Electricity Pricing to U.S. Manufacturing Plants, 1963-2000
We develop a large customer-level database to study electricity pricing to U.S. manufacturing plants from 1963 to 2000. We document tremendous dispersion in price per kWh, trace that dispersion to quantity discounts and spatial differentials, estimate the role of cost factors in quantity discounts, and test whether marginal price schedules conform to marginal cost and Ramsey pricing conditions. Our cost analysis and pricing tests rely on a novel empirical approach that exploits utility-level differences in the customer size distribution to estimate how supply costs vary with purchase quantity.
The results reveal that annual supply costs per kWh fall by more than half in moving from smaller to bigger purchasers, providing a clear cost-based rationale for quantity discounts. Before the mid 1970s, marginal price and marginal cost schedules are nearly identical, in line with efficient pricing. In later years, marginal supply costs exceed marginal prices for smaller manufacturing customers by 10% or more. In contrast to a clear role for cost factors, our evidence provides no support for a standard Ramsey-pricing interpretation of quantity discounts. Spatial dispersion in retail electricity prices among states, counties and utility service territories is large and rises over time for smaller purchasers.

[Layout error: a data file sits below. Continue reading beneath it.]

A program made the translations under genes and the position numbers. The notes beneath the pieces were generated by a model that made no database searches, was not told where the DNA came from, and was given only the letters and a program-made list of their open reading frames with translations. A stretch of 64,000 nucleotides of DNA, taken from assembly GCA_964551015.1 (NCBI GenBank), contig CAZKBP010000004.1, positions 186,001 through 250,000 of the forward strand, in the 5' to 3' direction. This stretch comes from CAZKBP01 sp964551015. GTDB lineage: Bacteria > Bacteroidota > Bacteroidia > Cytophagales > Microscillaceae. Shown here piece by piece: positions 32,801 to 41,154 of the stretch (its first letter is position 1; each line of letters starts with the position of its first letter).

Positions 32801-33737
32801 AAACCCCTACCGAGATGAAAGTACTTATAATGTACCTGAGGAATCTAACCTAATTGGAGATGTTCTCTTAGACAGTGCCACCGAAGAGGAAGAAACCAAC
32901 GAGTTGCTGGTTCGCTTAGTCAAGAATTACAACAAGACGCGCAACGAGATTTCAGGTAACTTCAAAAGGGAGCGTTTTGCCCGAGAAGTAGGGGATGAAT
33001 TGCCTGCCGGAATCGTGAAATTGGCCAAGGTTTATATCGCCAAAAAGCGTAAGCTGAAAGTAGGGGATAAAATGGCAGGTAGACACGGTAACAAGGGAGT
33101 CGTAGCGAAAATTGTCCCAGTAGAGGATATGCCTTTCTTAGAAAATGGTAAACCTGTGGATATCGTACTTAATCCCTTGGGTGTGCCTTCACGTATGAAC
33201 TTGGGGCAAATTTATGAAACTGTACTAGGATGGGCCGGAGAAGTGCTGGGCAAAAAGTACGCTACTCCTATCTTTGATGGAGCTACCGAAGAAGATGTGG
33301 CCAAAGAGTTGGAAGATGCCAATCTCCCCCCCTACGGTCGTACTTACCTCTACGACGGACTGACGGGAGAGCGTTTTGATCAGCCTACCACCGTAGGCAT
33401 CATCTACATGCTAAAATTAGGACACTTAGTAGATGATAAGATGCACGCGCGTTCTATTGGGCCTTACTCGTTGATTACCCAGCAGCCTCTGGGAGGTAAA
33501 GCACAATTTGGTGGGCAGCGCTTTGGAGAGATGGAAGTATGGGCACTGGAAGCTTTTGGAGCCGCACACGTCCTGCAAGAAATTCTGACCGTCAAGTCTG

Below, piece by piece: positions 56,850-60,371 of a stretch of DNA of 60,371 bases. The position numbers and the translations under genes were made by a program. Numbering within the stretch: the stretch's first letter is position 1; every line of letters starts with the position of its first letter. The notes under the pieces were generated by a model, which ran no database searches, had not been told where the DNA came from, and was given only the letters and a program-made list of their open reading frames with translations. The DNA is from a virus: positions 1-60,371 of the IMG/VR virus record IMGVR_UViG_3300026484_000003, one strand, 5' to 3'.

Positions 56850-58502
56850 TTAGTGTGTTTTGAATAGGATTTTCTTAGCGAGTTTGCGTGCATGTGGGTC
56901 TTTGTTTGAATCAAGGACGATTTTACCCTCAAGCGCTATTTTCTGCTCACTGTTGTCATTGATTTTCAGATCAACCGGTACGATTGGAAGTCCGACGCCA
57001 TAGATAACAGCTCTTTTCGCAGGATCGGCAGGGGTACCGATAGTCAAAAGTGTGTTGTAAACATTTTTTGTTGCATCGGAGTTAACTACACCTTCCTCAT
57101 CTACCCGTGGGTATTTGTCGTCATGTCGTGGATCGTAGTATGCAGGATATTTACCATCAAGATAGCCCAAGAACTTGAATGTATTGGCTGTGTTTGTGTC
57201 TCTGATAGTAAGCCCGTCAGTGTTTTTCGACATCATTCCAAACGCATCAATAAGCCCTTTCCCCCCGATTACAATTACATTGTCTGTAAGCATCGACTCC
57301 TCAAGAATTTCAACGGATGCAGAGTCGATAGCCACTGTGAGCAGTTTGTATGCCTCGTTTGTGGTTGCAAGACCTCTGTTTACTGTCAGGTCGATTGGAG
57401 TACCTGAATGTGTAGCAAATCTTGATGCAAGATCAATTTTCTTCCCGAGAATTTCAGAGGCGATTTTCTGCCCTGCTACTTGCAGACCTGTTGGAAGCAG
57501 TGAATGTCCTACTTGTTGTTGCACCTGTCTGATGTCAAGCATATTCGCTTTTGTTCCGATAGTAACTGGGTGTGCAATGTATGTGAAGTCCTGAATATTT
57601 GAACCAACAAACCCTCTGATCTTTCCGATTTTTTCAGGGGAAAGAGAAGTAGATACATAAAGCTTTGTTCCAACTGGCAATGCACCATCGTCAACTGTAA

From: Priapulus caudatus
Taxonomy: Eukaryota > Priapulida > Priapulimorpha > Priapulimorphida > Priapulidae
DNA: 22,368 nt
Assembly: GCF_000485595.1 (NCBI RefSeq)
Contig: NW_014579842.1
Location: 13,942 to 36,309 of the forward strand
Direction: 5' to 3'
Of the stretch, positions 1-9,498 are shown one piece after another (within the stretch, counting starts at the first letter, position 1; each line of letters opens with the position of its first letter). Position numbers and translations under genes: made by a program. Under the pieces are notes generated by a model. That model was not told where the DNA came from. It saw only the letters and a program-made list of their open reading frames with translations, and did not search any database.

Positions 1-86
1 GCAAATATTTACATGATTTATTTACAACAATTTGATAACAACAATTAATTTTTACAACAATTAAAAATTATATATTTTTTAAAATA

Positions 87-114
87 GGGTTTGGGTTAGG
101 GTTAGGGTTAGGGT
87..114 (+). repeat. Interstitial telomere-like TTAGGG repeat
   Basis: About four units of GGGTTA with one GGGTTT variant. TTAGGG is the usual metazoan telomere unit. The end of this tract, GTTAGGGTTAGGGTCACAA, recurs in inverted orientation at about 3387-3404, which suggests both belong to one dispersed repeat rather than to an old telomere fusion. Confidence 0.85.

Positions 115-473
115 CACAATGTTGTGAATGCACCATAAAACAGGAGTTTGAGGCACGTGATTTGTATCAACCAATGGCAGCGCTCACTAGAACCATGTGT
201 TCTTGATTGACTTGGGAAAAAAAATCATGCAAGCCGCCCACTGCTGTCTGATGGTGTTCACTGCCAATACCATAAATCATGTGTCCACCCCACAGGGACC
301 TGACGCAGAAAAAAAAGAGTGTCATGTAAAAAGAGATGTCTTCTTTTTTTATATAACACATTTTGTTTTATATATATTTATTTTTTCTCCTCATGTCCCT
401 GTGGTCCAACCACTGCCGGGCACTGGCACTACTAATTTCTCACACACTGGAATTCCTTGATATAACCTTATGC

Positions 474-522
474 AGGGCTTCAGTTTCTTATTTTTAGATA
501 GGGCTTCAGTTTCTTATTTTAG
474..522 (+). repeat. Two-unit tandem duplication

University of Chicago, NBER and American Enterprise Institute; Bureau of the Census; University of Maryland, Bureau of the Census and NBER; and Bureau of Economic Analysis, respectively. The analysis and results in this paper are attributable to the authors and do not necessarily reflect concurrence by the U.S. Bureau of the Census, the Bureau of Economic Analysis, the U.S. Department of Commerce, or the National Bureau of Economic Research. This work is unofficial and has not undergone the review accorded to official Census Bureau publications. All results were reviewed to ensure confidentiality. We thank Wayne Gray, Eddie Lazear, Catherine Wolfram, colleagues at the Berkeley Energy Group, Center for Economic Studies at the Census Bureau, Penn State, Tokyo University, University of Chicago, the July 2004 NBER Conference on Research in Income and Wealth and the 2005 Western Economic Association International Conference for many helpful comments. We are especially grateful to Rodney Dunn for comments and assistance with the EIA-861 data files. Davis and Haltiwanger gratefully acknowledge research support from the U.S. National Science Foundation under grant number SBR-9730667. Davis also acknowledges research support from the Stigler Center for the Study of the Economy and the State at the University of Chicago.